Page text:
Women and girls make up around half of the 244 million migrants and 21.3 million refugees in the world. For them cross-border movement often comes with heightened risks than for men. Addressing the root causes of forced and economic migration and ensuring that the human rights of women and girls are protected throughout the migration process are essential steps towards a stronger recognition of their equal dignity.
Drawing from expertise and examples at the global and regional level, this MOOC provides participants with multiple perspectives and examples of practices in a field that is at the crossroads of gender, migration and human rights studies.
The course is divided into three modules:
Module 1 Gender-based violence
Week 1: GBV as a global challenge (focus on migration)
Week 2: Conceptual and empirical approaches on GBV
Week 3: GBV treaties and regional comparison
Module 2 Migration, gender and violence
Week 4: Migration and gender
Week 5: Migration, GBV and human trafficking: global and regional perspectives
Week 6: Violence against migrant and asylum seeking girls
Module 3 From theory to practice
Week 7: Policy and practice implications
Week 8: The way forward: concrete proposals for good practices
To earn the certificate, participation in 6 weekly discussions and completion of 2 quizzes is required.
On completion of the course, participants will be able to gain:
Insights on international developments concerning GBV and migration and associated key challenges.
Knowledge of international legal instruments to prevent, combat and eradicate GBV.
Understanding about the GBV challenges associated with the gender-related dimensions of refugee status, asylum, nationality and statelessness at each stage of the displacement cycle.
Awareness about the role of key actors, and the challenges they are facing in enforcing and promoting a violence- and fear-free world.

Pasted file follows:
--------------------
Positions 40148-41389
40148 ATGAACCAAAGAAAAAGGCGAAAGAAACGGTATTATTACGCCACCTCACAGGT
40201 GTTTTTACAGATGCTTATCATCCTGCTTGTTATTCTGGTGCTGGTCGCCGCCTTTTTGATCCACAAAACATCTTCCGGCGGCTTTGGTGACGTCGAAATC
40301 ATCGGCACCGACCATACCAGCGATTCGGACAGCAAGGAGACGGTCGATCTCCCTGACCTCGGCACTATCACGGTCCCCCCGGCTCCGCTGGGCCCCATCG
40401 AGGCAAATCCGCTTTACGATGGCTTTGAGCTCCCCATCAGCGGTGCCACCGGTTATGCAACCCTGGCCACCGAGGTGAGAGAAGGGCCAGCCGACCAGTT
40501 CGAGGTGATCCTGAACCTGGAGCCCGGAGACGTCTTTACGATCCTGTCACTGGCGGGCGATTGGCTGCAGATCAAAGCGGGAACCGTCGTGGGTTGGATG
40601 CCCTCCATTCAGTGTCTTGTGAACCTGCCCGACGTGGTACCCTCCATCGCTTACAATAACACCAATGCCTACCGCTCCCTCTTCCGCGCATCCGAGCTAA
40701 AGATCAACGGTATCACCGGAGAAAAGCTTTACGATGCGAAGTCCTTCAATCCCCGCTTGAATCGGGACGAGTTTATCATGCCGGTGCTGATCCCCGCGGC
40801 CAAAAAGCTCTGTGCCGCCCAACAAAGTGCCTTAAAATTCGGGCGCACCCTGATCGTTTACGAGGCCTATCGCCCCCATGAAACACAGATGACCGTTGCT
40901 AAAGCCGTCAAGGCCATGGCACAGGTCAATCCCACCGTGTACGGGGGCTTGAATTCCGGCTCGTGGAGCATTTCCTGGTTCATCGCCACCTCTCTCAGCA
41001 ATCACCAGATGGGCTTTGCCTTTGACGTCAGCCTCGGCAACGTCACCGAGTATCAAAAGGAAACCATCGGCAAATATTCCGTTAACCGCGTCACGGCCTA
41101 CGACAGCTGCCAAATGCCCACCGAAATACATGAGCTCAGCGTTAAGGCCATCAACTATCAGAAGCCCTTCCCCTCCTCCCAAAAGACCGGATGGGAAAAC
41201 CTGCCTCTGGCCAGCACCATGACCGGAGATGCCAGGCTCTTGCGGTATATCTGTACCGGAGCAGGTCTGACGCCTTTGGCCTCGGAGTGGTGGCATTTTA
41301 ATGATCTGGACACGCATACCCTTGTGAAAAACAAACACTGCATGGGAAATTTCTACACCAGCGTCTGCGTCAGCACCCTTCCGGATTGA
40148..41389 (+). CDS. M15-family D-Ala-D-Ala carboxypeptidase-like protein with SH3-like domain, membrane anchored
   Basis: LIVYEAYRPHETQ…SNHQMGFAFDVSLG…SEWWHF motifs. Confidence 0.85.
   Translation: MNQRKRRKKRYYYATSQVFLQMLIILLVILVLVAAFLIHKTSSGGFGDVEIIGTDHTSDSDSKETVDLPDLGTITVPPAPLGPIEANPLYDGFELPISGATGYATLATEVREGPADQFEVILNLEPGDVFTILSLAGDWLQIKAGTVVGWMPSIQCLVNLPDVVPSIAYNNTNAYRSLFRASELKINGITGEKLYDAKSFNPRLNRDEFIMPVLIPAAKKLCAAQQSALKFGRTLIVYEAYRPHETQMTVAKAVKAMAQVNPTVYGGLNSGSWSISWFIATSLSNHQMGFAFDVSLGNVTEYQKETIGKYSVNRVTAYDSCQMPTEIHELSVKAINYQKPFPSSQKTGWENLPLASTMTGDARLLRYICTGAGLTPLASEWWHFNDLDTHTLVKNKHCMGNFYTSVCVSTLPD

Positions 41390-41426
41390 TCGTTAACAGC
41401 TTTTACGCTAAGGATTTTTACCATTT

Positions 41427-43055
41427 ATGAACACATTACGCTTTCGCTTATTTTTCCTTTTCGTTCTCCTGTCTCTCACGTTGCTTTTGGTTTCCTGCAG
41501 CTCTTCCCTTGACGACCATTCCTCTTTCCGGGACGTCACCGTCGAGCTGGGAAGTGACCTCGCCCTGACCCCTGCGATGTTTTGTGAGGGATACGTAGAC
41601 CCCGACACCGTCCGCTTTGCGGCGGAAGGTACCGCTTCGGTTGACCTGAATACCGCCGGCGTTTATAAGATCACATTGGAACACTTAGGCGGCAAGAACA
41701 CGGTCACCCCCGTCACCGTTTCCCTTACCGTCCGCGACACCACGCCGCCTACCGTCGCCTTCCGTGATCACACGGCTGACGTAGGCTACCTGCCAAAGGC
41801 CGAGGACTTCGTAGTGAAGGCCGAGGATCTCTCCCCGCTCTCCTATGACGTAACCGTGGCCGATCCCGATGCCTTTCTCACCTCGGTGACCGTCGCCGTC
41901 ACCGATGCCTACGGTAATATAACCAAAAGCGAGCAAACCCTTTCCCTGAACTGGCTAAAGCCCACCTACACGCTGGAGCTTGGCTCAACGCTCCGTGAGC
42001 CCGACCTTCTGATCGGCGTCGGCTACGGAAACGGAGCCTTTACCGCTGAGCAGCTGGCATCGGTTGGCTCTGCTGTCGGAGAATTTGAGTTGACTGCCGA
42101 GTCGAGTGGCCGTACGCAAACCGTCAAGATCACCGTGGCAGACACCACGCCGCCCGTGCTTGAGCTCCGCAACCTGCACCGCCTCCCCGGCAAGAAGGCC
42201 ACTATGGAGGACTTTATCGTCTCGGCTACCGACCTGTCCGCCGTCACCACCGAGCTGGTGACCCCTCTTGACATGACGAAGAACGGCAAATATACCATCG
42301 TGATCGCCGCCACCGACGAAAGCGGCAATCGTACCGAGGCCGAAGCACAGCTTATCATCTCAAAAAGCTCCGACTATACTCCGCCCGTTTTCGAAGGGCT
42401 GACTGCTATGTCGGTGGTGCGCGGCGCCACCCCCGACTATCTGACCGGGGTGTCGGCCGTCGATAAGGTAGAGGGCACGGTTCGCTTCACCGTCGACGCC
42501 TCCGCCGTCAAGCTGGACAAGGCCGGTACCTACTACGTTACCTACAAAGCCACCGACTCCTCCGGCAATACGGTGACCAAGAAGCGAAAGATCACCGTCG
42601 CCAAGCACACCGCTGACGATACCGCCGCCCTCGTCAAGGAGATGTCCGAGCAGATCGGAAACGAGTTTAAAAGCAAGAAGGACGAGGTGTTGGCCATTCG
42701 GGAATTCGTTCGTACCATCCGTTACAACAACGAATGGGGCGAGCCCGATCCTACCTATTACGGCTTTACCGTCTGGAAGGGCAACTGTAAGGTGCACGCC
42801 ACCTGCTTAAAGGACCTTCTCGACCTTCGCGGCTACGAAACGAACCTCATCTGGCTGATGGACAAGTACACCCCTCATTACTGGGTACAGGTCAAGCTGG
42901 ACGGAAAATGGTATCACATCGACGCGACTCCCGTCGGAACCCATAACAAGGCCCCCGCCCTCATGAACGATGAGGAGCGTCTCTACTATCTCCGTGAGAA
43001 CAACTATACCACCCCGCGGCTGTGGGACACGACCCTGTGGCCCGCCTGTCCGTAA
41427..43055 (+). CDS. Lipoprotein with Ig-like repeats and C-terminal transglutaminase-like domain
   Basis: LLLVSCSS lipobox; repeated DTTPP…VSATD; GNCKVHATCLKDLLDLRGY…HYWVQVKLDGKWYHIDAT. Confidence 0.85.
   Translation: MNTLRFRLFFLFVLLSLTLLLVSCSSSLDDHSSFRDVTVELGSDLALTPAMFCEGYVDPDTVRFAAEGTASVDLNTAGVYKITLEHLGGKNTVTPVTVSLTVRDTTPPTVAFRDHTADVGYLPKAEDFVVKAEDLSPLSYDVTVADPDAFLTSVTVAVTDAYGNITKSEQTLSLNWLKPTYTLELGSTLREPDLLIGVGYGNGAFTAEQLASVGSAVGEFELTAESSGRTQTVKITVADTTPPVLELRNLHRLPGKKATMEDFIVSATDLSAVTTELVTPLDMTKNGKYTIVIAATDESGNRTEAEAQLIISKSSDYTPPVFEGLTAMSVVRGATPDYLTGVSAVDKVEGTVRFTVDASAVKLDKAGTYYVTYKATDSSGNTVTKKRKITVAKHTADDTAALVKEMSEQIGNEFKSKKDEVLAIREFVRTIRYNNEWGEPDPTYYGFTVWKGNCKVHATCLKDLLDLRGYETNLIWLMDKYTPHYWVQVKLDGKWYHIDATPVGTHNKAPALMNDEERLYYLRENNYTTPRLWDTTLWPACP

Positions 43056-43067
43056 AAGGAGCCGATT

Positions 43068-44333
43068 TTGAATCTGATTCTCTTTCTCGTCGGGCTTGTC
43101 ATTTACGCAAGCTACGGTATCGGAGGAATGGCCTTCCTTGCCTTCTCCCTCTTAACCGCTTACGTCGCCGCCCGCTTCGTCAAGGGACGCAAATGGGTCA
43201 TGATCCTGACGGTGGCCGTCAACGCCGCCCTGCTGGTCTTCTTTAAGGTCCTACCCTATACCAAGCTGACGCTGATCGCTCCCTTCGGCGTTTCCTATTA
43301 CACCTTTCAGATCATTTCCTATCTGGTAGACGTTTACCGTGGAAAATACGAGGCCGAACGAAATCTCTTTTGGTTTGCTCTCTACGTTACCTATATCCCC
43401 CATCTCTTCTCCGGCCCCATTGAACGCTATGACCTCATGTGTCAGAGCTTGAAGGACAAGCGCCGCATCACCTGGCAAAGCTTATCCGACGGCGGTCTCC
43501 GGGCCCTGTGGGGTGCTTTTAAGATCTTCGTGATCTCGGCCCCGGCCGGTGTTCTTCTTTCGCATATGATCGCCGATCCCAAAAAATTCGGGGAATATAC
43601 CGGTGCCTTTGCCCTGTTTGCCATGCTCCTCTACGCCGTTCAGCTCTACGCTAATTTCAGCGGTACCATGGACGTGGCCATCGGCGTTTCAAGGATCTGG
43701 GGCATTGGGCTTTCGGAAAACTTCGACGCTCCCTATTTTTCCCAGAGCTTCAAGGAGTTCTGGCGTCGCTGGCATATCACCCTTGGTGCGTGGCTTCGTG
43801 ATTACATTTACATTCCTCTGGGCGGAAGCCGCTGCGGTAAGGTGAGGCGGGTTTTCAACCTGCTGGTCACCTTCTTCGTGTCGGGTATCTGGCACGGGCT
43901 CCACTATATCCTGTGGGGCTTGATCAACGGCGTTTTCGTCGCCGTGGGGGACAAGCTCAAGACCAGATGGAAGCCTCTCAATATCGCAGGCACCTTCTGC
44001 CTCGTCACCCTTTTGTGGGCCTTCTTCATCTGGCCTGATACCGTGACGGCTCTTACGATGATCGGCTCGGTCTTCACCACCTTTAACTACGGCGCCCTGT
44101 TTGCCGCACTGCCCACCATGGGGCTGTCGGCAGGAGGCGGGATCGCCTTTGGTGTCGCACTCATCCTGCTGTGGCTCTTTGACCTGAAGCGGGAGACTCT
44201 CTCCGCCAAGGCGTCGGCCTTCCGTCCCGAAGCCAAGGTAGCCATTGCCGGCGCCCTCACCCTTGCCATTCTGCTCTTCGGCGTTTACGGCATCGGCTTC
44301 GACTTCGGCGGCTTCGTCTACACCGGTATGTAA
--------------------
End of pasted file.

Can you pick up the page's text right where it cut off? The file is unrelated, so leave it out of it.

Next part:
Prerequisite: Previous knowledge of gender studies, international law and human rights may facilitate the learning.
Target Audience: We designed this course for ‘leaders of the future’ who envision a world where cross-border movement is free from GBV: upper year undergraduates; postgraduates; NGO activists and practitioners interested in interdisciplinary human rights, gender equality, women empowerment, migration; young lawyers and social scientists; active and motivated citizens from around the world.
Course is offered by the Global Campus of Human Rights coordinated by the European Inter-University Centre for Human Rights and Democratisation (EIUC).
MOOCs stand for Massive Open Online Courses. These arefree online courses from universities around the world (eg. StanfordHarvardMIT) offered to anyone with an internet connection.
How do I register?
To register for a course, click on "Go to Class" button on the course page. This will take you to the providers website where you can register for the course.
How do these MOOCs or free online courses work?
MOOCs are designed for an online audience, teaching primarily through short (5-20 min.) pre recorded video lectures, that you watch on weekly schedule when convenient for you. They also have student discussion forums, homework/assignments, and online quizzes or exams.
The subject of the course was really interesting. I agree with previous comments that sometimes the lectures resulted slightly boring. Readings were many, but I considered them as a useful tool to delve more into the subject, when I had more time or when the subject was especially of interest. Videos were too long, but
The subject of the course was really interesting. I agree with previous comments that sometimes the lectures resulted slightly boring. Readings were many, but I considered them as a useful tool to delve more into the subject, when I had more time or when the subject was especially of interest. Videos were too long, but it was also possible to read only the transcript. In my view, students' comments and contributions to the forum represented the real added value of the course. I started the course a bit late, and I wished I had more time to read properly all other students' contributions. All in all, the course was good and I would recommend it to other professionals who wish to increase their knowledge of GBV in migration.